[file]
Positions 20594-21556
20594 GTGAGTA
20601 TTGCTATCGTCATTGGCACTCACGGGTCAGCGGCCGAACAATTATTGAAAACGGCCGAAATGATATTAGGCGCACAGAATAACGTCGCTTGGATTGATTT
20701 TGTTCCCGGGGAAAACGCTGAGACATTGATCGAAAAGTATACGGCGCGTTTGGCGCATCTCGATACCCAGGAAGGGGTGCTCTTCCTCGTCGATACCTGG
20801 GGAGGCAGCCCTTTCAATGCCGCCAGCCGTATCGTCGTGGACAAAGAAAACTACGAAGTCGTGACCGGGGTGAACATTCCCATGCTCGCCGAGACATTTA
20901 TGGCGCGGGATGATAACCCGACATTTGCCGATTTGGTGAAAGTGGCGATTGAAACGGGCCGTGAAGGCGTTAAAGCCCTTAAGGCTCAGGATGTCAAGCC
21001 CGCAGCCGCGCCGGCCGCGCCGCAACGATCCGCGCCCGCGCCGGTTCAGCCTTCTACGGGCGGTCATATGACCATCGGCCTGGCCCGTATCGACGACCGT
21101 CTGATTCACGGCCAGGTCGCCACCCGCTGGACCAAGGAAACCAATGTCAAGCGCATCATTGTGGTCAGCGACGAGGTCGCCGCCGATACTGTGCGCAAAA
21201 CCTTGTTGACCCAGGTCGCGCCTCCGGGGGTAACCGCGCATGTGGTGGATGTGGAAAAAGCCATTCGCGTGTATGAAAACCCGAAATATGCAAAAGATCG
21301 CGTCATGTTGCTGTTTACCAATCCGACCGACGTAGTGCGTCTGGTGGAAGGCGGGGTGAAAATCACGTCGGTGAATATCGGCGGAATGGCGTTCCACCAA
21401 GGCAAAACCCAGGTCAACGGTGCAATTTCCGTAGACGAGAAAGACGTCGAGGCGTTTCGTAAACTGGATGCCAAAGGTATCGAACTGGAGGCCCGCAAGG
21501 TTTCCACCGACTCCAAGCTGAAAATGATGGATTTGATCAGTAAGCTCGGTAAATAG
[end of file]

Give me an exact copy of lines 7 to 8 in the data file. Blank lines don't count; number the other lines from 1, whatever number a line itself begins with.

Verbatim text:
21001 CGCAGCCGCGCCGGCCGCGCCGCAACGATCCGCGCCCGCGCCGGTTCAGCCTTCTACGGGCGGTCATATGACCATCGGCCTGGCCCGTATCGACGACCGT
21101 CTGATTCACGGCCAGGTCGCCACCCGCTGGACCAAGGAAACCAATGTCAAGCGCATCATTGTGGTCAGCGACGAGGTCGCCGCCGATACTGTGCGCAAAA